A traditional culture constrains and limits desire, especially the volatile complexities of sexual desire. The reasoning behind the drive toward same-sex marriage reverses the direction of authority. Our secular elite culture believes that desires—as long as they do not directly harm others—should command and shape culture. We should be able to make of marriage what we wish.

Result: the emerging postmodern Empire of Desire. In the past, the instruments of political power (e.g., the right to privacy) have been used to tear down official forms of limitation and censure so that desires can find their satisfactions. The soft power of culture has followed the same path. Our present and widespread social censure of moral censure inculcates and reinforces a non-judgmental ethos. Now we are embarking on a much more aggressive program. Everybody should have access to the cultural symbols of affirmation. Everybody has a right to feel normal.

Here’s another gem from Reno, this time in defense of Rick Santorum’s call for increasing the child tax credit. The emphasis in the third paragraph is his.

By supposing that families “just happen,” the editors of the Wall Street Journal show themselves to be as naïve about social capital as liberals are about financial capital. No, families don’t just happen, as we are discovering in the demographic decline in some countries in Europe, a decline that would characterize American society were our culture not renewed by immigrants who have yet to turn marriage and children into lifestyle choices. When incentives for women to work and disincentives for men to marry constellate with rising costs for the care and education of children, to which are added all sorts of changed social attitudes toward child-bearing and parenting, you’ll get what any good economic theorist would predict, which is fewer children.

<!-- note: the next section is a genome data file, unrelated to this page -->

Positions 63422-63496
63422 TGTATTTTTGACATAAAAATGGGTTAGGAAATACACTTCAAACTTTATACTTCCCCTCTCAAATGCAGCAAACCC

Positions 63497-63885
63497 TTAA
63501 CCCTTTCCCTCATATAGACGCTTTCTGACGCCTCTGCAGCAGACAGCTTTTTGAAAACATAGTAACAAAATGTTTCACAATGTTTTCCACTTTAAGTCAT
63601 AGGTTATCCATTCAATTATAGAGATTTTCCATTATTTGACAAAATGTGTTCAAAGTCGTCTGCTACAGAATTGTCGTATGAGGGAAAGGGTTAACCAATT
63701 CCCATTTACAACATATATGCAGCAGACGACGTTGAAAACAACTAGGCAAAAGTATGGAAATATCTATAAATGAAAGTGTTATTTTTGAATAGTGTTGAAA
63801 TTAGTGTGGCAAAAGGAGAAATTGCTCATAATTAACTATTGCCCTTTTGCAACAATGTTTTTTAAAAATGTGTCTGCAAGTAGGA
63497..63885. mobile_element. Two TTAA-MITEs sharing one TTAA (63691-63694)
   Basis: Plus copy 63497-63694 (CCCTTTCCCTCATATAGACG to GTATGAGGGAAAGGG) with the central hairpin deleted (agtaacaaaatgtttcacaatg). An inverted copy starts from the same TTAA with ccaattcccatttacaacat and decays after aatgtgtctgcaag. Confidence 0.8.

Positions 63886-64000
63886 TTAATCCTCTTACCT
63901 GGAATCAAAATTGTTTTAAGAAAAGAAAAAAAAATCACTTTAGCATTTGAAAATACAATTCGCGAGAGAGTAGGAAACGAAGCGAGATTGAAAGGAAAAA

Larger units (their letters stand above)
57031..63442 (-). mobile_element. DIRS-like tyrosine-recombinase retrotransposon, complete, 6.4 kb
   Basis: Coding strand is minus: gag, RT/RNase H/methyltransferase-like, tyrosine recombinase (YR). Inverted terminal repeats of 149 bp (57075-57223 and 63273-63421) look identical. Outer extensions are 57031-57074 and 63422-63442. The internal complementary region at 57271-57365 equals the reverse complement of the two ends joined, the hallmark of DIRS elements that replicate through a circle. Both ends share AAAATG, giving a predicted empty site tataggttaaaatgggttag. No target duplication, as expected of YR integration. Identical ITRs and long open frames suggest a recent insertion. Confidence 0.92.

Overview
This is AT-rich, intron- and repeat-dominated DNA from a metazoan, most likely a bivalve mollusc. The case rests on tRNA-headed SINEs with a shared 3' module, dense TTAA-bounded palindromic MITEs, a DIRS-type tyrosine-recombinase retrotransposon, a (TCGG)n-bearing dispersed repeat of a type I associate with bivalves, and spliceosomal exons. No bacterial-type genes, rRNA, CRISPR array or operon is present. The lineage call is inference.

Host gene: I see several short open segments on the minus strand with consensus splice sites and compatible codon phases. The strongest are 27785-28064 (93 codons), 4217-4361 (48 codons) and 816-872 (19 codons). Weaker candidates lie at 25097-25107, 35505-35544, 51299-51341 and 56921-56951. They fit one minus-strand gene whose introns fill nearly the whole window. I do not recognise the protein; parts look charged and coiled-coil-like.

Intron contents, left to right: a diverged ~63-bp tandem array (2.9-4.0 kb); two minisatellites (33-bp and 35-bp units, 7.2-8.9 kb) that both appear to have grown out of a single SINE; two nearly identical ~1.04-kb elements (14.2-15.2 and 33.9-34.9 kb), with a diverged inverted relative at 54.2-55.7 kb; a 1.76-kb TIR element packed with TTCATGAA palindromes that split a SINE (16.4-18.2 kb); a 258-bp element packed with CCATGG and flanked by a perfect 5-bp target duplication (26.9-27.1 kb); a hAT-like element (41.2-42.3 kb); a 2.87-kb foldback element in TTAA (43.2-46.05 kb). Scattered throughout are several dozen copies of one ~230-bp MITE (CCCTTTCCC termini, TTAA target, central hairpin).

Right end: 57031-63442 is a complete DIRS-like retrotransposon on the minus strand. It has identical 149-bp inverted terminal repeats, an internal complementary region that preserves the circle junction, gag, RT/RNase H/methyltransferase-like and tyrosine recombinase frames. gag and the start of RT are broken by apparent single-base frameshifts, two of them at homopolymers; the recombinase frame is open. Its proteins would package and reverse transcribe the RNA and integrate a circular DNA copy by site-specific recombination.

But there’s the rub. When the editors of the Wall Street Journal say that a tax credit designed to encourage and support men and women who have children “merely rewards taxpayers who have children over those who don’t,” they are saying, in effect, that there is no important difference between having and not having children, at least no difference that our society should care about. Get people to save, work and invest? Yes, government should definitely have policies to encourage that behavior. But marry and have children? No, those are just private decisions that government has no business encouraging. Let the invisible hand of the social free marketplace decide!

It is at this point that I see a fundamental agreement between free market libertarians and postmodern relativists. I can’t speak for Rick Santorum, but by my way of thinking human beings are ordered toward natural ends, work and productive economic cooperation being among them. But we’re also made to mate.

Unlike the acorn that grows into a tree without cultivation and encouragement, human beings don’t just do what they are naturally ordered to do. Or more accurately, we don’t automatically do it well and in a way that brings us the satisfaction that comes with living in accord with our natural propensities. We require cultivation, which is to say culture, which is to say “social policies.”

Reno is editor of First Things and a brilliant writer. The next two installments of “Odds and ends” will feature two articles by Reno apiece.